Theft Ring Targets Government Offices

As anyone who works at an office building with badge or fob access controls know, most people tend to let anyone follow them in who wears an identification tag and looks respectable -- even if they don't know the person. A psychologist could do experiments as to why people do this, even in the face of persistent and often posted warnings to the contrary. 

A  sophisticated cadre of criminals is using the badge-swiping culture of Northern Virginia to steal from office buildings there, including some that house sensitive government facilities.

A series of thefts attributed to the group has triggered a joint investigation by the U.S. Secret Service, the Diplomatic Security Service and the Arlington County Police Department.

One of the buildings broken into included a State Department office that contained classified materials, although it is not clear whether the classified documents were the target.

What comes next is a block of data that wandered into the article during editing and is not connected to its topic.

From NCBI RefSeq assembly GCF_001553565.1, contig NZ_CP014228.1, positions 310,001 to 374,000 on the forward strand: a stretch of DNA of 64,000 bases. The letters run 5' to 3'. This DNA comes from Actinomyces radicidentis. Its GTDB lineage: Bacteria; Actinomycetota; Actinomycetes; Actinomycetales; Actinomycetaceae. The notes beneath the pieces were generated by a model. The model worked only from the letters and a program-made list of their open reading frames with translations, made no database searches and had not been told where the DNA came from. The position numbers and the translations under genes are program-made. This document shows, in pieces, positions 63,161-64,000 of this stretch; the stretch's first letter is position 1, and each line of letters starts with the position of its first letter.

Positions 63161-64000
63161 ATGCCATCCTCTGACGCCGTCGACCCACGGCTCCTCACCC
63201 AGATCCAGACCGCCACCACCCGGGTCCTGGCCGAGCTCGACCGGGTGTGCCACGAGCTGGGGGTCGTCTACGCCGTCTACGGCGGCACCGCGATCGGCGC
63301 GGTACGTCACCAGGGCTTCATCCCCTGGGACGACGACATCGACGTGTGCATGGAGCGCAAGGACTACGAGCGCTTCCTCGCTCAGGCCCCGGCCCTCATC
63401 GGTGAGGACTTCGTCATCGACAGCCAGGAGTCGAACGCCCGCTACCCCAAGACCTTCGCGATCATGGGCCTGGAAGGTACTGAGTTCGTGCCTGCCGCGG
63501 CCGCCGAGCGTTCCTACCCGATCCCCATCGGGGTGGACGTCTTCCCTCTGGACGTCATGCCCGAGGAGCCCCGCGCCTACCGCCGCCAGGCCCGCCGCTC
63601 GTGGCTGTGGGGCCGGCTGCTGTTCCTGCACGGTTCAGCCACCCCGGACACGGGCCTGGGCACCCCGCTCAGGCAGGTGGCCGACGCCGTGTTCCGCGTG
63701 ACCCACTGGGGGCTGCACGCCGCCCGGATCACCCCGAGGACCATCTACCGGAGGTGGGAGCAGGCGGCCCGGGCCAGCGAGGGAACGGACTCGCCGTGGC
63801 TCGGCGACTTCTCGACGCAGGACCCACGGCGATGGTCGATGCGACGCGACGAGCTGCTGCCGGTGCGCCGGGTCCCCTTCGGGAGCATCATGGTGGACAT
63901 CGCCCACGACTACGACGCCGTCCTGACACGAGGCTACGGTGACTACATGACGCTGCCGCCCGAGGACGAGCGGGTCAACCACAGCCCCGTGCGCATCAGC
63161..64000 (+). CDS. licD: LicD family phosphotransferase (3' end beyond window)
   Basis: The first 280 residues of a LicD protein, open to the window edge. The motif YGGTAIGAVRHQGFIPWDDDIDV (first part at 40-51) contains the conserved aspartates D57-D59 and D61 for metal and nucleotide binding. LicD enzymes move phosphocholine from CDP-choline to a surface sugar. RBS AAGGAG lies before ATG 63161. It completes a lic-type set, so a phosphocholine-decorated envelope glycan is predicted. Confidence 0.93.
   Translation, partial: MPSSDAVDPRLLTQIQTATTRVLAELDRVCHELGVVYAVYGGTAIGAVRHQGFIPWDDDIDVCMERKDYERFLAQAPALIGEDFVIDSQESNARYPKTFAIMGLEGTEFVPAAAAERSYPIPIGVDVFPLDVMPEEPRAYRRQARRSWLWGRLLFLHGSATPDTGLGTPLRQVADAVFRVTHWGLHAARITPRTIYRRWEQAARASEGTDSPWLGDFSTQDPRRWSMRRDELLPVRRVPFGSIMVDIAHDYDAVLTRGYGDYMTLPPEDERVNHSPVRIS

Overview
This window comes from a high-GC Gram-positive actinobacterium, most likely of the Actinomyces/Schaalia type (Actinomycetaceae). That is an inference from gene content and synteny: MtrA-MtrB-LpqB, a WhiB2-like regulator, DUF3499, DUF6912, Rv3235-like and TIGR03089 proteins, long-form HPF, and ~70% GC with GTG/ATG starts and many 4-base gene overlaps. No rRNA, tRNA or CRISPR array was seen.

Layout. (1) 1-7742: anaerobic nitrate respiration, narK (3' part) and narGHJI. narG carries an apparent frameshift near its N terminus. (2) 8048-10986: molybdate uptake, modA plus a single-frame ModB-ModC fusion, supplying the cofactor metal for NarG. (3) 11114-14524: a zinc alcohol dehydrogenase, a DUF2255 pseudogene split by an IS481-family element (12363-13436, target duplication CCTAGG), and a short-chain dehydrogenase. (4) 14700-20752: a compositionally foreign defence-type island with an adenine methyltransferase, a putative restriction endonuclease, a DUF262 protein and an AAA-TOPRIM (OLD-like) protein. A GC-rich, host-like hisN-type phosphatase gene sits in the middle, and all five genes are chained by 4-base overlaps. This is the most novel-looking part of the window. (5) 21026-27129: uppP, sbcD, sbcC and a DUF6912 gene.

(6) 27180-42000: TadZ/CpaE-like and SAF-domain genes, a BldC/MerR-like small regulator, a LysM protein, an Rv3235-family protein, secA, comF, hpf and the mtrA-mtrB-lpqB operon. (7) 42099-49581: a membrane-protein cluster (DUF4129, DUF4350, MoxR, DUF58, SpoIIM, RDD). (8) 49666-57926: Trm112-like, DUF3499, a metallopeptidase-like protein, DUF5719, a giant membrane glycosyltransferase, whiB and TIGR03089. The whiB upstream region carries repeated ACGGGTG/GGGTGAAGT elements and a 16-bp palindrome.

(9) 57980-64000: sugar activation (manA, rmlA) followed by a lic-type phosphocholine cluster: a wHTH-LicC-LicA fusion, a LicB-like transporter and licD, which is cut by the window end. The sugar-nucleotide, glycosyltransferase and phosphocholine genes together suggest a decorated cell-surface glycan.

According to a Defense Department memo, the thieves outfit themselves with laminated badges hung off lanyards. 

They loiter near building entrances that require card key or fob access and follow other employees in. "The thieves then enter unoccupied offices and steal property, especially cash and credit cards," the memo says.

There are at least 100 buildings in Northern Virginia that include sensitive government facilities. 

A Pentagon official called it a "major counter-intelligence problem."
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Marc Ambinder is an Atlantic contributing editor. He is also a senior contributor at Defense One, a contributing editor at GQ, and a regular contributor at The Week.

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